Hunter Herald 5 Eco review

Hunter Herald 5 Eco review

The Hunter Herald 5 Eco is a re-creation of a classic favourite. Hunter originally started in a small Village in my home count of Somerset. They made and imported cast iron stoves and then moved on to making steel stoves. Herald was their crowning jewel, their bread and butter and it served as that for longer than I have been alive. But as with everything it had to come to an end and the Herald range needed to be completely re-designed to meet the requirements and also stay ahead of the competition and the users expectations. The Herald Eco, is a similarly tough appliance to what we are used to, but now rather than having a wood or a multi-fuel version, they make 1 stove with a grate and an ash pan, that is focused on wood, but with the ability of burning coal. It has a simple grate that opens and closes by hand to drop the ash into the pan, and it has a single air control that brings the air into the back, mixes and pre heats it and then divides it up into primary air at the fuel base, secondary down the glass and tertiary air in the middle at the back of the stove. The Herald already had 3 air intakes but this preheating is the fundamental change, this increases cleanness and efficiency, but also makes it easier to use. They then changed the baffling systems, which to save you the boredom of what went into that, meant that the stove would push heat into the room far quicker and more intensely.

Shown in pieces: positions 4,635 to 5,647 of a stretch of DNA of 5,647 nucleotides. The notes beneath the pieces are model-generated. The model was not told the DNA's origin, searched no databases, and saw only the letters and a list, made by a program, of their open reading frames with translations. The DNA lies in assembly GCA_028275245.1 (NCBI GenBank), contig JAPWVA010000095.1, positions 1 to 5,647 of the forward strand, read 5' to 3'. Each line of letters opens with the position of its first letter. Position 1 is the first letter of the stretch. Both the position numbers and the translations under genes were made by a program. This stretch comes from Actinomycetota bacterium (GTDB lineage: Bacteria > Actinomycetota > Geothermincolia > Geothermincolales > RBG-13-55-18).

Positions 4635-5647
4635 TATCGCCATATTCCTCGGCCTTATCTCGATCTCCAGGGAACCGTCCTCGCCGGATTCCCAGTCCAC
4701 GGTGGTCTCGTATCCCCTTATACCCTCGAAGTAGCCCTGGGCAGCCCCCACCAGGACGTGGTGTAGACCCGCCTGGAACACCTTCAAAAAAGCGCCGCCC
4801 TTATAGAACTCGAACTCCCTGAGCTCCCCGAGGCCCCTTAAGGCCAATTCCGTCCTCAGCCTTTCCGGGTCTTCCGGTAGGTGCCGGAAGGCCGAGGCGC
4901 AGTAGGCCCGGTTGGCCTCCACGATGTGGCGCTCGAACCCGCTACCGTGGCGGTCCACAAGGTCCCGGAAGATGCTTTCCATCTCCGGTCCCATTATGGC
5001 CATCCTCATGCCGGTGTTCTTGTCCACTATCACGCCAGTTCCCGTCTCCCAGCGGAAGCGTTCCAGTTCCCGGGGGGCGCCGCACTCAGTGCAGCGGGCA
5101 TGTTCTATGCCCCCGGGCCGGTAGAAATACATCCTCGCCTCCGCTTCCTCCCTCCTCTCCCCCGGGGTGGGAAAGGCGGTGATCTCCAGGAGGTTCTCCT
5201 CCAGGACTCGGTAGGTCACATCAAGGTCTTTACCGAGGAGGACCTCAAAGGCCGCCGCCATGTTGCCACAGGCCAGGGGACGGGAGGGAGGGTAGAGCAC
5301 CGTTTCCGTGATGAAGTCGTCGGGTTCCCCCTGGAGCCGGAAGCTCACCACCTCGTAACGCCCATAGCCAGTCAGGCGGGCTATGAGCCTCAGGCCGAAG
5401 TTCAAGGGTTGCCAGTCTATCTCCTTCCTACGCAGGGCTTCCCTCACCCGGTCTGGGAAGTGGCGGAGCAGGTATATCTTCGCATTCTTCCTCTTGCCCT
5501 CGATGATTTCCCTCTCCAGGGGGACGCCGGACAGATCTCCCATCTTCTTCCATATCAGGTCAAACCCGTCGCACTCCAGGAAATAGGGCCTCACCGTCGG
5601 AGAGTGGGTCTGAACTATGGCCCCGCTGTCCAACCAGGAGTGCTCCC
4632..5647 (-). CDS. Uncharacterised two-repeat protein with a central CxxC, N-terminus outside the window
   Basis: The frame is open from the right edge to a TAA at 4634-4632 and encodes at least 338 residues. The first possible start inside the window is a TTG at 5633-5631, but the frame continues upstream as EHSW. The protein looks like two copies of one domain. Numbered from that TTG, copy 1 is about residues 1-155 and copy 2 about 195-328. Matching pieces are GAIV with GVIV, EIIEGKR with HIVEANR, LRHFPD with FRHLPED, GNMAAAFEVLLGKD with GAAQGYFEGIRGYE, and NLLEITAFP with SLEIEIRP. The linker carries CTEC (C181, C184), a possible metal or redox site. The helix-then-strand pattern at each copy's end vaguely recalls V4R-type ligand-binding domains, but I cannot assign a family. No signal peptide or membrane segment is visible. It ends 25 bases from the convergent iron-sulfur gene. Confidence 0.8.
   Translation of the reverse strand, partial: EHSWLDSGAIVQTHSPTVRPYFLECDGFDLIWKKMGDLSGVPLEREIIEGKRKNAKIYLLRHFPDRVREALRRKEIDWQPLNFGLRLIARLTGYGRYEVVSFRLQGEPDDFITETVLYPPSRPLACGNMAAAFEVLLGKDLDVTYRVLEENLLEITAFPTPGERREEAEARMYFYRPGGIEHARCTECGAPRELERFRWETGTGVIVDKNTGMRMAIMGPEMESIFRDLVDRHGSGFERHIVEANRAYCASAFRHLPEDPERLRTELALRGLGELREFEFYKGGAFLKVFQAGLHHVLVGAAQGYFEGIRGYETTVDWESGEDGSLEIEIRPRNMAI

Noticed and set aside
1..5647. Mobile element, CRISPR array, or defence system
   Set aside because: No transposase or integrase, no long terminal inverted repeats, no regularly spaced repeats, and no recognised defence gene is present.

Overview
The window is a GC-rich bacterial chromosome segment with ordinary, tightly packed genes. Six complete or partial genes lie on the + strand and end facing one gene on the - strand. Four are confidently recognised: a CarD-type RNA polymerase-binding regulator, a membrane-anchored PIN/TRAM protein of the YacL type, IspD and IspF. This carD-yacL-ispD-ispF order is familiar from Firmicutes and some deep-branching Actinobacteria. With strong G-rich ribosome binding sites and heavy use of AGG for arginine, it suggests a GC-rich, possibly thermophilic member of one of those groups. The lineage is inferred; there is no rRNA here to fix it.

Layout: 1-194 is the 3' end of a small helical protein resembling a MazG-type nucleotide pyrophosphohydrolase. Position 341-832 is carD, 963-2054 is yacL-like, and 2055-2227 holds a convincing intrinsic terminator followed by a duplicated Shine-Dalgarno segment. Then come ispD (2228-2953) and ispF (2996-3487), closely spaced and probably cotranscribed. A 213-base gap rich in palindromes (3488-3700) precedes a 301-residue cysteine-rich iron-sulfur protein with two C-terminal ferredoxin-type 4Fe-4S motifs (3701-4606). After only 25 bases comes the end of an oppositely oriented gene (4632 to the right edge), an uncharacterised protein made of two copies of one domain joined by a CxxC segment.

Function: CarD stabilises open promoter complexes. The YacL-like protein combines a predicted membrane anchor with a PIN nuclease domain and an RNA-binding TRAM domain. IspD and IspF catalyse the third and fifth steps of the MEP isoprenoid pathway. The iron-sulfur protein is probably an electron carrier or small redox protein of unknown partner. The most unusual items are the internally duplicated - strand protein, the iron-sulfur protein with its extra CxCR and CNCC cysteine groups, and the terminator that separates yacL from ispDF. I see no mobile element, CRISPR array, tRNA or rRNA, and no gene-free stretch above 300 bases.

Lighting the stove: 7/10

Lighting a Herald was always easy. Modern stoves with their high efficiencies have lengthened the process a bit, but it's no trickier to achieve in this case.


Cleanness: 6/10

This stove is very capable of running clean on the glass, and also complies with Eco-design and DEFRA. I did find that you needed to do things correctly to keep it clean, with dry fuel. This isn't so much a bad point, but I guess it illustrates that some people will always have clean glass and others may struggle.


Controls & Controllability: 5/10

This stove is really toughly put together and I like the single air control, it slides across with ease and is very effective. The stove also comes with gloves which you will need as the handle can be a little tight and certainly gets very hot. Hunter have tweaked the handle design slightly since the original release to include a roller catch which made it much easier to open and close, and this is a welcome change. This stoves grate and ash pan also work well, and I like that the grate can be completely closed to improve burn time. I just wish that they had retained the old Hunter tool which used to assist with removing the ash pan and opening and closing the door. I get the simplifying of the design and not needing a tool, but I think you still do. Otherwise opening and closing the door always needs a strong hand and a glove, and emptying the ashpan can only happen when the stove is cold.


Fuel economy & Burn time: 5/10

I have obviously tested Hunter's fully focused wood burners the Allure range. And this stove isn't quite as economic to use as that stove with wood. It does have a convenient ash pan and a grate to give you flexibility on fuel, so that will certainly suit a lot of users, but it leave this stove slightly compromised from a fuel economy and burn time point of view.


Who's it for:

A lot of this stoves appeal is to do with it's look, the double door option and the familiarity of this old favourite. So if that's why you're here then your mind is probably already made up. From a function point of view, if you're planning to use this stove for afternoons, evenings over the weekend or as a back up and focal point, then you will love it. It's also very heavy and tough which always gives confidence and given Hunters history I would be expecting this stove to out live my grand children (and they don't even exist yet).



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